Mrs. K. in the big apple!

#1
Take a look at this....Will be interesting to see how this turns out!
U.S. group protests Argentina's Nasdaq bell ring

9/20/2008 11:10:01 AM
Comments (0)

Associated Press
BUENOS AIRES, Argentina -- A U.S. lobbying group is protesting the decision to have Argentina's president ring the opening bell at the Nasdaq stock exchange on Monday.
American Task Force Argentina says the South American nation's government "has defied hundreds of judgments" in U.S. courts and still owes investors billions following its debt default.
Executive Director Robert Raben said Friday that President Cristina Fernandez "doesn't deserve the honor" of ringing the Nasdaq bell. The group said it has sent nearly 30,000 protest letters to the exchange and the Departments of State and Treasury.
Argentina defaulted on US$95 billion in 2001. Most was restructured in 2005. But U.S. investors say they are still owed more than US$3 billion
 
#5
Maybe she'll notice how much better the sidewalks are there. How people have change...and mufflers..and busses dont let you out in the middle of several lanes of traffic. And, well, she'll probably be too busy with her suitcases of cash from foreign leaders to notice too much or to feel uncomfortable being a representative of a country that still owes incredible sums of money, deadbeat if you will, hence the reason some wanted to deny her the honor of riging the bell on Wall St. or perhaps it was simply that they thought she'd jinx things more than they seem to be already.
Meanwhile, the pot is boiling back in Arg. and the place is set for another meltdown. The last time there were kidnappings every 5 minutes or so and real nasty violence in the streets. I hope she puts the suitcase of cash in a safe place. She might have to live her life abroad as San Martin did.
 
#6
Honestly, the people in this forum really don't have much right to criticize Cristina K. ESPECIALLY if you are from the United States. Like all presidents, she has her opinions, and maybe has made a few mistakes, like every human being, but she does act in the best interests of her country. Cristina shouldn't be blamed for the economic problems that happened in 2001. Crisitina wasn't president at that time. That would be like blaming George Bush for the Cuban missle crisis during the Kennedy era. The real problem here is that the US is way to arrogant to admit that they destroyed their own economy and made some of the most foolish and risky credit decisions ever known in the history of the US banking system. And I am speaking from first hand experience. I am originally from New York and I worked for one of the largest mortgage companies during the whole subprime debacle. What these banks considered loans at that time were an absolute joke. Almost everything was fraudulent and it was all done with the management's and the investment bank's blessing. Now they all have to pay the piper for being so greedy as those same managers are now long term unemployed and the investment banks are bankrupt. Any employee that tried to make a sound credit decision at that time was considered anti-business and getting in the way of progress. Here in Argentina the banks are very careful as to who they extend credit to, everything you put on your application for credit MUST be proven true. Not exactly a difficult concept. Maybe the arrogant US banks could learn from Argentina this time and learn how to assess risk before giving out big sums of money to any guy on the street. What is being done in Argentine banks with credit are called sound lending practices and this will ensure the long term health and existence of the banking system and economic growth. Maybe not explosive growth, but reasonable and solid over time.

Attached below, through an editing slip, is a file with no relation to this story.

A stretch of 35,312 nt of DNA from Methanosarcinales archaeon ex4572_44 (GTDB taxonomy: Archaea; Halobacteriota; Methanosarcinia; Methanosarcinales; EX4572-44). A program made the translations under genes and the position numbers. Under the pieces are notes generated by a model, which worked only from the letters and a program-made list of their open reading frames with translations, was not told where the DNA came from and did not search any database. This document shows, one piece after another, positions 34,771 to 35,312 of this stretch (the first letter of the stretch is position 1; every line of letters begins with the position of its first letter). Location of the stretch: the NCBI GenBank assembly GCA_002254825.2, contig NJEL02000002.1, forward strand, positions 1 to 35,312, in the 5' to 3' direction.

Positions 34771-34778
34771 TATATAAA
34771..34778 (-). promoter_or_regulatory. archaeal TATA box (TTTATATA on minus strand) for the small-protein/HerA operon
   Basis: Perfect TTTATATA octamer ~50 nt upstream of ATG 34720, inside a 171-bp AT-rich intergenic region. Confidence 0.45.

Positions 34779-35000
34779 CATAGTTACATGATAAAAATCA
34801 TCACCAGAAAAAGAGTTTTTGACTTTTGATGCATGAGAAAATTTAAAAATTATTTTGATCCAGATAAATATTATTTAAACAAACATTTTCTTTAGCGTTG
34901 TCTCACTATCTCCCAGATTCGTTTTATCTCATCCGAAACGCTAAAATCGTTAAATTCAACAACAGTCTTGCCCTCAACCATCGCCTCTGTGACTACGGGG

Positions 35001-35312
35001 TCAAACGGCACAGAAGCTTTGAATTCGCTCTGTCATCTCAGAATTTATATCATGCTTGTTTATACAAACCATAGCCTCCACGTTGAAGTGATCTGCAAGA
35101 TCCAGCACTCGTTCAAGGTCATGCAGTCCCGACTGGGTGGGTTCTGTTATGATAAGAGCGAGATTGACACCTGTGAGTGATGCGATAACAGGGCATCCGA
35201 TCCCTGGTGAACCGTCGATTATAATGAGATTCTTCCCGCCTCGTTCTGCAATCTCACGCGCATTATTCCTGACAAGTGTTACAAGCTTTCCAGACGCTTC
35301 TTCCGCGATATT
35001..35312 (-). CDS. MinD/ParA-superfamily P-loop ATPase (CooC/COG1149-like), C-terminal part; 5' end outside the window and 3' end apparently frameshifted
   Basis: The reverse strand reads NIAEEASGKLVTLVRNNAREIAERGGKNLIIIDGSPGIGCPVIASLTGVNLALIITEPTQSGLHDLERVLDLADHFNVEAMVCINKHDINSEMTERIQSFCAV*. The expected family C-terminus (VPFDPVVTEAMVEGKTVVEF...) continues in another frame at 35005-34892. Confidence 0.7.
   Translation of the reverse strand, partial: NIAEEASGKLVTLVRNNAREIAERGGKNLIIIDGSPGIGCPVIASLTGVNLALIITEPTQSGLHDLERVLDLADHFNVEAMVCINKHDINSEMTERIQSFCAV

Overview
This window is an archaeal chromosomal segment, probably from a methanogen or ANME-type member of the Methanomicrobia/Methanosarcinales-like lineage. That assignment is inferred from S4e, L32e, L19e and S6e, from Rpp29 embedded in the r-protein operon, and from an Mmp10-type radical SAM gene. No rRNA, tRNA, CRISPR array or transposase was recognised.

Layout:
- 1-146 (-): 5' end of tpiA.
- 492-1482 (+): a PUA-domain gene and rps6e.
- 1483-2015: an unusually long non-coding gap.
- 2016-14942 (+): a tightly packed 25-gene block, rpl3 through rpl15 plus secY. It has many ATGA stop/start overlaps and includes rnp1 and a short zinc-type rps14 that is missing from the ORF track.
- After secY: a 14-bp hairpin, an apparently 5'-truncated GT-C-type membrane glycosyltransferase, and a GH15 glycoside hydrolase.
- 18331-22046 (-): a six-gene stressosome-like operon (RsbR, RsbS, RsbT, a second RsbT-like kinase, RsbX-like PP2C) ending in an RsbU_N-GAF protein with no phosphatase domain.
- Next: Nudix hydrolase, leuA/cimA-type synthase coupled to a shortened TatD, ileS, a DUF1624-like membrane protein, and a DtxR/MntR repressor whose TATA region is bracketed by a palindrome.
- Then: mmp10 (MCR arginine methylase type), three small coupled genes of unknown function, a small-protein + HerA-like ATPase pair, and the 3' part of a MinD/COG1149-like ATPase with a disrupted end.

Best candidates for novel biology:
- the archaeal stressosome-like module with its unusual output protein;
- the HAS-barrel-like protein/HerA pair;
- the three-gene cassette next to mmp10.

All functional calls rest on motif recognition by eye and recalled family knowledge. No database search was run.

I have lived in Argentina for the past 1.5 years. I enjoy my life here, it's a lot less stressful than my life in New York. Yes, there are differences, but what did you expect coming to a country on another continent? If you want things the same as in your home country my advice is to stay there.